A strong performance by banking stocks was not enough to keep the FTSE 100 in positive territory on Friday as losses by energy and housebuilding companies dragged it into the red.
Royal Dutch Shell slipped 1.8 per cent to 1707.5p while BP fell 0.7 per cent to close at 359p on the back of a slide in the price of crude oil, which was down 0.4 per cent at $41.37.
Housebuilding stocks gave back some of their gains from earlier in the week when they were given a boost in chancellor George Osborne’s budget.
Barratt Developments slipped 1.8 per cent to 574.8p, Persimmon shed 1.2 per cent to 2,088.7p, and Berkeley dropped 2.2 per cent to 3,175.5p, even after it published its interim management statement saying that profits are anticipated to be near the “upper end of expectations”.
Berkeley warned that housing supply could be hit by complex policy, reducing public sector resources and “one of the world’s highest property taxation regimes”.
Despite the warning, analysts remained bullish on the housebuilder.
“We are confident that Berkeley should be capable of maintaining a level of profit of at least the £500m that it should deliver this year in the longer term and that its record argues still for a material premium rating over the peer group,” said Robin Hardy, analyst at Shore Capital.
“This still supports a fair value of around £35 per share and, having recently dropped below £30, there is currently some value here,” he added.
London-listed banks were the day’s best-performing stocks as they bounced back from yesterday’s losses.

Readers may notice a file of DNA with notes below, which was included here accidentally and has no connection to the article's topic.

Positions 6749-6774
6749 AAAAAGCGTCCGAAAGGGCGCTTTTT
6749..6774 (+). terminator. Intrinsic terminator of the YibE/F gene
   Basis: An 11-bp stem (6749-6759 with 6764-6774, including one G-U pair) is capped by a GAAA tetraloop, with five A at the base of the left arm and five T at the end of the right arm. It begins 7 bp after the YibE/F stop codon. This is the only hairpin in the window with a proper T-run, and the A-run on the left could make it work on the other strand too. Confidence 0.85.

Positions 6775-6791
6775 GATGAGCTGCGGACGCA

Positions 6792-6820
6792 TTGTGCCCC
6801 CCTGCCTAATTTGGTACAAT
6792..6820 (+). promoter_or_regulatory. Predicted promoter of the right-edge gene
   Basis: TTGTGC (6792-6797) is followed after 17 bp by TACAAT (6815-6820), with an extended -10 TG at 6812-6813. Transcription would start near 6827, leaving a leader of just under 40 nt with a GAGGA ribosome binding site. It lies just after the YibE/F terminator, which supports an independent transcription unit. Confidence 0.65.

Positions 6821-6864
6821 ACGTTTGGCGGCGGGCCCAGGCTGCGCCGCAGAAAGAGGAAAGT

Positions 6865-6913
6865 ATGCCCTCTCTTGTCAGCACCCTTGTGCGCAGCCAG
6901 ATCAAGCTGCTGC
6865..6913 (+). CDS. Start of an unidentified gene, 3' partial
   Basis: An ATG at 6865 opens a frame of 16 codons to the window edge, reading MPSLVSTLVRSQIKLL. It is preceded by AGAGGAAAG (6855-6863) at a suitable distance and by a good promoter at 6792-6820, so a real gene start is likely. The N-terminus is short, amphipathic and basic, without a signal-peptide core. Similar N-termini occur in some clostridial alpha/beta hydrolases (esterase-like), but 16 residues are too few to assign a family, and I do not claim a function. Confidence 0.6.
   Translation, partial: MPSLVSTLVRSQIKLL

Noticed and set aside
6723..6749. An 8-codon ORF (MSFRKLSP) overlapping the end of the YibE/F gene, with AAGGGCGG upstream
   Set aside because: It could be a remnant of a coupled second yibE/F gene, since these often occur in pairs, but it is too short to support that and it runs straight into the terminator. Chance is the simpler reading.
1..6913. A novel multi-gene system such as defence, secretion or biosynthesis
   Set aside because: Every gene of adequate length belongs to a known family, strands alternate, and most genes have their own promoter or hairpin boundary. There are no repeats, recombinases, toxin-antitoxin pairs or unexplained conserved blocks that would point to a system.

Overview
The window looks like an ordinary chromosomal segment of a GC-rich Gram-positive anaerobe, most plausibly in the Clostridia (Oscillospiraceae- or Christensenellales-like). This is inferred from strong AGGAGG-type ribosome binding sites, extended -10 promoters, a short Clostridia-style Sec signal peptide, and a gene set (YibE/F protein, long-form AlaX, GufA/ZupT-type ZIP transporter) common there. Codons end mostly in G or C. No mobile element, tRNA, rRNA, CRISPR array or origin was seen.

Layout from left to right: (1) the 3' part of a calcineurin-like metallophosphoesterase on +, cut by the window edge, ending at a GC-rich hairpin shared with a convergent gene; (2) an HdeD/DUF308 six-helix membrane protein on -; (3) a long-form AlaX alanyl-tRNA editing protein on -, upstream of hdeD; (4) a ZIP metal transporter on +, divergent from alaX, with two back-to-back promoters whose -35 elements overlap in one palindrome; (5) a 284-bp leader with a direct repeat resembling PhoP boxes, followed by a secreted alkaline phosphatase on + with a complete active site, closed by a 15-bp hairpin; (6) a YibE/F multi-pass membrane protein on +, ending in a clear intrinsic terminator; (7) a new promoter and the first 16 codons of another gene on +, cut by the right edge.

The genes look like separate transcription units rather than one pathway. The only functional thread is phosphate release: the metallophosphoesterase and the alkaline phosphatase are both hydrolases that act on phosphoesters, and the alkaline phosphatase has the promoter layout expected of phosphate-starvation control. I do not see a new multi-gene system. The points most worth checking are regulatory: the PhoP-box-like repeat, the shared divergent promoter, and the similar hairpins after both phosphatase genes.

Standard Chartered recovered from yesterday’s 1.3 per cent fall to close up 7.6 per cent at 497.1p. RBS rose 2.3 per cent to 236.4p, Lloyds climbed 0.9 per cent to 70.0p while HSBC slipped 0.1 per cent to 451.9p.
“Standard Chartered was boosted as one of its key risk exposures is Essar Oil in India,” said Chirantan Barua, analyst at Bernstein.
“Yesterday Rosneft closed a deal to acquire 49 per cent in Essar Oil with a massive sweetener deal to pump significant oil through Essar’s refinery. What was a negative for the bank has just turned positive. Add to that a weaker dollar, strong EM trade and options expiries, and it’s been a good day for banks,” he added.
Lloyds and RBS were helped by a bullish note from Japanese financial group Nomura, which raised its target price for RBS from 275p to 280p and restated its “buy” rating for Lloyds.
Mining stocks added to yesterday’s gains, boosted by a 0.9 per cent rise in the price of iron ore.
Glencore rose 1.8 per cent to 160.8p, BHP Billiton gained 1.1 per cent to 831.3p and Anglo American rose 2.7 per cent to 546.2p, though Antofagasta slipped 4.3 per cent to 514.5p after RBC cut its rating from “sector perform” to “underperform”.
Life insurance stocks also rallied on Friday. Aviva rose 0.4 per cent to 486.4p after Barclays upgraded its price target and reaffirmed its overweight position on the stock. Prudential rose 1.2 per cent to 1,373.5p, and St James Place rose 1.2 per cent to 939.7p.
Sports Direct outperformed the benchmark index ahead of its demotion to the FTSE 250 next week, adding 5.9 per cent to 413.8p, with some traders attributing the rally to forced short covering before its move.
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